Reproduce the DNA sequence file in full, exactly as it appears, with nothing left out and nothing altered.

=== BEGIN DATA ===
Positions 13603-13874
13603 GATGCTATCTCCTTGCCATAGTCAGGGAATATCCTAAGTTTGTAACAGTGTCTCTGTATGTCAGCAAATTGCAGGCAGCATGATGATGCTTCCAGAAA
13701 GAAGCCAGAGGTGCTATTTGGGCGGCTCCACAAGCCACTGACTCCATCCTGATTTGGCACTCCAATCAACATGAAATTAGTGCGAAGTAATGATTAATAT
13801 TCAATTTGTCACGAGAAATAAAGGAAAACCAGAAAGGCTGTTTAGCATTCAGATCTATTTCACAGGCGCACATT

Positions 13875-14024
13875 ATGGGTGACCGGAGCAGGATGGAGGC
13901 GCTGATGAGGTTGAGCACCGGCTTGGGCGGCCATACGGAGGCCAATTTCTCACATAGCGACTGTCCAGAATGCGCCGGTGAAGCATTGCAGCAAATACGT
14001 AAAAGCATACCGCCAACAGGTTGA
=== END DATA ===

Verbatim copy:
Positions 13603-13874
13603 GATGCTATCTCCTTGCCATAGTCAGGGAATATCCTAAGTTTGTAACAGTGTCTCTGTATGTCAGCAAATTGCAGGCAGCATGATGATGCTTCCAGAAA
13701 GAAGCCAGAGGTGCTATTTGGGCGGCTCCACAAGCCACTGACTCCATCCTGATTTGGCACTCCAATCAACATGAAATTAGTGCGAAGTAATGATTAATAT
13801 TCAATTTGTCACGAGAAATAAAGGAAAACCAGAAAGGCTGTTTAGCATTCAGATCTATTTCACAGGCGCACATT

Positions 13875-14024
13875 ATGGGTGACCGGAGCAGGATGGAGGC
13901 GCTGATGAGGTTGAGCACCGGCTTGGGCGGCCATACGGAGGCCAATTTCTCACATAGCGACTGTCCAGAATGCGCCGGTGAAGCATTGCAGCAAATACGT
14001 AAAAGCATACCGCCAACAGGTTGA